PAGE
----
Friday, May 8, 2009

Watch It Bud . . How “Bloomie” Are Things After Bloomie’s Falls? (Revisited- #3)

This is our third post in a series where we are watching the Honey Locust trees on the Brooklyn Heights Promenade this spring to see how well they might recover from the Waterfalls project that was self-congratulatoryly masterminded by Mayor Bloomberg last year. Our first two posts were:

Watch It Bud . . How “Bloomie” Are Things After Bloomie’s Falls? (Monday, April 27, 2009).

Watch It Bud . . How “Bloomie” Are Things After Bloomie’s Falls? (Revisited- #2) (Friday, May 1, 2009)

So far the news has been bad and continues that way: Trees are not recovering well. At least one mature very large tree may not come back. (See photo above, click to enlarge.)

Depending upon how badly affected individual trees are, the dieback induced by the salt shock causes new budding growth to be much further from the tips of the branches or tree limbs. The large mature tree that appears barren and almost totally dead has virtually no newly sprouting growth from tree limbs but has new sprouting that is atypically mostly directly from the tree trunk itself. Other of the more substantially stressed trees show this trunk-sprouting reaction to a greater or lesser extent.

Different trees that were close to the falls have been affected to differing extents. Last summer and fall Parks Depart workers spent substantial time and energy trying to rescue the trees and counteract the effect of the salt by pouring streams of water on the trees closest to the salt-spewing Waterfalls. It is possible that some trees benefitted more from these rescue effects that others, possibly because they might have had more water poured on them.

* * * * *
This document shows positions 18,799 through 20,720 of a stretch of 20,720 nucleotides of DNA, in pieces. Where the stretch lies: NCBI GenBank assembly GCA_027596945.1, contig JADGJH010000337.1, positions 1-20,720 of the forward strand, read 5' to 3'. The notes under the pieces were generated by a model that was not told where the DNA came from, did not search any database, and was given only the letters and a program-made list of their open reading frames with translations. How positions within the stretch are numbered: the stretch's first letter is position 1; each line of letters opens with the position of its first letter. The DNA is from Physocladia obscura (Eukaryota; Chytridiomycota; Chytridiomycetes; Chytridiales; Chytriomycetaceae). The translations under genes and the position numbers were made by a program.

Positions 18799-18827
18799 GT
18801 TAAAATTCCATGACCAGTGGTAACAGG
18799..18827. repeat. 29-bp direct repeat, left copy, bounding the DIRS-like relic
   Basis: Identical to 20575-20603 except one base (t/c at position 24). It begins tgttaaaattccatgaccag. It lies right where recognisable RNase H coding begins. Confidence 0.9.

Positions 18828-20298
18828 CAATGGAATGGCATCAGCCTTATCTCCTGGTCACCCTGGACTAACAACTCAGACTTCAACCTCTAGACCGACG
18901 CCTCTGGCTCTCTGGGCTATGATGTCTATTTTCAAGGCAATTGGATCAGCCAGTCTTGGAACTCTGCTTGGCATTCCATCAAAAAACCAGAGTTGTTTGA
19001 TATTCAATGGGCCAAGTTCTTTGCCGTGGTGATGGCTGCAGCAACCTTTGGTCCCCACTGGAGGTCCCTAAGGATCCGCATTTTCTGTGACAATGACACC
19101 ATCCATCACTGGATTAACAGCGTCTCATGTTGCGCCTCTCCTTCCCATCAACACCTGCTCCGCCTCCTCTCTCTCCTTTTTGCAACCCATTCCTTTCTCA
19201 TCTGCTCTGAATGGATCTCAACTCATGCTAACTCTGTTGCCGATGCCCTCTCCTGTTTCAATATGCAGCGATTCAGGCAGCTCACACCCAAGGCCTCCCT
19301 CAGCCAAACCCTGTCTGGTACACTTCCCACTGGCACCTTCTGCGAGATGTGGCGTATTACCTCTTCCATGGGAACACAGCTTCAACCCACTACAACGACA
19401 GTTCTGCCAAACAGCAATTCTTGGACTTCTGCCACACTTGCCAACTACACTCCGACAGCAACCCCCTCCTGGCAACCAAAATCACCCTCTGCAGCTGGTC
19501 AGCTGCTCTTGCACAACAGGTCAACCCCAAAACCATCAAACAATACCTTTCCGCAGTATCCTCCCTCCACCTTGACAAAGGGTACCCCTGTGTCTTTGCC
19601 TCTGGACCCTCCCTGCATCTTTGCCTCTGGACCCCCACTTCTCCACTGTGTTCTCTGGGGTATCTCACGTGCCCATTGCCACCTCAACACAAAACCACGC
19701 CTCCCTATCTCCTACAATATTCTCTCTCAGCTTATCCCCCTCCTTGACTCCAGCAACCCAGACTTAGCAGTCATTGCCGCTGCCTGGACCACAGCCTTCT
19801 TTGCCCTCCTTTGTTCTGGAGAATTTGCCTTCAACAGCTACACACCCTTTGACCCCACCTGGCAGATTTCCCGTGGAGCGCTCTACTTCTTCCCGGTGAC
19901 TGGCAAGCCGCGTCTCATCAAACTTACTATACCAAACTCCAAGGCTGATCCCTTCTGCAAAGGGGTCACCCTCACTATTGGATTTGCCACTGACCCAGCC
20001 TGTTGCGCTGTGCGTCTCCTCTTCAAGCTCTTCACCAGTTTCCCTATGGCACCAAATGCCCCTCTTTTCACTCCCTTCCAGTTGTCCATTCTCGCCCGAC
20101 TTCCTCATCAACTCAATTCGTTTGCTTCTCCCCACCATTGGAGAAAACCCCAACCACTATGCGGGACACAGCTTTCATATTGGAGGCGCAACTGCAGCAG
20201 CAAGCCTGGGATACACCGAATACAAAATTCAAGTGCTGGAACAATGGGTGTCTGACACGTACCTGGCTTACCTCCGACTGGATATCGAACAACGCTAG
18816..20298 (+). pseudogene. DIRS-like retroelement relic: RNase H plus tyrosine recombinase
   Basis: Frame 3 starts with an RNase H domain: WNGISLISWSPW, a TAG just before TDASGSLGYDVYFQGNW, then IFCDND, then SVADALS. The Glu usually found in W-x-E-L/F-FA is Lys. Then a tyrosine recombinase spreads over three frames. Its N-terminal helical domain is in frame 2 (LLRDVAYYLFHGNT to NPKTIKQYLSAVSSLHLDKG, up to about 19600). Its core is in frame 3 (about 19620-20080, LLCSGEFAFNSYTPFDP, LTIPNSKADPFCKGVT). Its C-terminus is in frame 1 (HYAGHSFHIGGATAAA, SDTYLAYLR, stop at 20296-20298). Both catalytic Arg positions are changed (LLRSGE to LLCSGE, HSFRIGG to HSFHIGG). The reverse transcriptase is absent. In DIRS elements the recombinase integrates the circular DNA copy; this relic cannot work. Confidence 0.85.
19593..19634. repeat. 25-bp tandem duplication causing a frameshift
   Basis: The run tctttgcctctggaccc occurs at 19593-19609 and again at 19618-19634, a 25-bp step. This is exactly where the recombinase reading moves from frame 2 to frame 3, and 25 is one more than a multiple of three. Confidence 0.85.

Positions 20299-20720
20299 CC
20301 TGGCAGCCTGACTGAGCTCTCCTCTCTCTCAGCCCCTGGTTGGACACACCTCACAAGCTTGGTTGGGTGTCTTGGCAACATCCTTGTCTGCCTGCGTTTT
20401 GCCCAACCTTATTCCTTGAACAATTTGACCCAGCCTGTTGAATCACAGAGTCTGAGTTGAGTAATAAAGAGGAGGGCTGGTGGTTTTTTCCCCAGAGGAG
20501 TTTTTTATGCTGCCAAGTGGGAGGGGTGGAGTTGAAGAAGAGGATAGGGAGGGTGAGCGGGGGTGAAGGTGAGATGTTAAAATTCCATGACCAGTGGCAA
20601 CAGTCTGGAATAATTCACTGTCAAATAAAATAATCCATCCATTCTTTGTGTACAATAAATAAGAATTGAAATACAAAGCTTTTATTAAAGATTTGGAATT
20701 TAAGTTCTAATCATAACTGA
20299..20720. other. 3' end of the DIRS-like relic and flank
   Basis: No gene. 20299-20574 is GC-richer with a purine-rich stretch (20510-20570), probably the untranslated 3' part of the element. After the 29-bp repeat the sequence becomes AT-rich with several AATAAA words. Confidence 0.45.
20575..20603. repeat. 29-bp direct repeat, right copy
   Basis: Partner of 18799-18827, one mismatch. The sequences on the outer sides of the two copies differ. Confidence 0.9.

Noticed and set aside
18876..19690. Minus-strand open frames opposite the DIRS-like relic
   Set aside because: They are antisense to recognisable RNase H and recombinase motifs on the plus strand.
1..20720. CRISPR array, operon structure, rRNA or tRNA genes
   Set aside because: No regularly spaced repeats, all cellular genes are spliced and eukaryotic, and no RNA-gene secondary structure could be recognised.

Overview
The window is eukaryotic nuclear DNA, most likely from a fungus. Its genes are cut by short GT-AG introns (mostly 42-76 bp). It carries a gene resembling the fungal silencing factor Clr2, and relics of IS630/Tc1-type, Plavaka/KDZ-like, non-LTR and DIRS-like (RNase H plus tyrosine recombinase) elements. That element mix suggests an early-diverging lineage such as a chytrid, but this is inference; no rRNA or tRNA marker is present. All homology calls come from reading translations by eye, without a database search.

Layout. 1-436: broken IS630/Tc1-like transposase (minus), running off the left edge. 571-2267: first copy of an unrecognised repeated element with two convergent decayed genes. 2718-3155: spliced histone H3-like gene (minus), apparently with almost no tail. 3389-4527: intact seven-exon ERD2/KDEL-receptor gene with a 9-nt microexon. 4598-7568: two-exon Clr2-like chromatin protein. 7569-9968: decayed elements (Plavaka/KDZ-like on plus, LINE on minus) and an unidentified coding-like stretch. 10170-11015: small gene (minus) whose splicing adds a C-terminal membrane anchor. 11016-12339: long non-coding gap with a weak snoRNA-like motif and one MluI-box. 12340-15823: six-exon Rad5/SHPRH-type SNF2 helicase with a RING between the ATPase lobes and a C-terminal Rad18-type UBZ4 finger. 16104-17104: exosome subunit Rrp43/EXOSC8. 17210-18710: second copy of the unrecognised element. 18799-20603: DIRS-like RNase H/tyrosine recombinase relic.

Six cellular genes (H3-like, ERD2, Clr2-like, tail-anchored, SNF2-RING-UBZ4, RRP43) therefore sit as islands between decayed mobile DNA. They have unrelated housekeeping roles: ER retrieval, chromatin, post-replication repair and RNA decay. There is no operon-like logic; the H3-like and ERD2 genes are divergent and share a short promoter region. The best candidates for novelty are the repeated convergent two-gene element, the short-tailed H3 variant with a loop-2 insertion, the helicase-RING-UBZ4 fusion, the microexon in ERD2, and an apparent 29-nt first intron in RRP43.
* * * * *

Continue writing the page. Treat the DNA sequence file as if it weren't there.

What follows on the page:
(Last fall)

Here are pictures showing the status of the “bud watch” today.

A Control Group: Healthy Honey Locust Trees That Were Far from the Waterfalls

Here are photos (click to enlarge) of healthy Honey Locust trees budding. (As we previously noted, you have to walk far to get a good control group because the salt spay from the falls affected trees on the Promenade to some extent as far away as Clark Street.) On the healthy trees the buds are opening robustly all along the branches right out to the tips.

Most Damaged Honey Locust Trees

Here are photos (click to enlarge) of Honey Locust tree buds on trees that were near the Waterfalls and are struggling to come back. (See also the opening photo.) On some the budding is not as robust and there is no budding at the branch tips indicating that there may be a fair amount of dieback from which the tree will need to recover. On others large limbs are showing little sign of life. If anything, these trees ought to be further along at this point since they are located where they get more sun.

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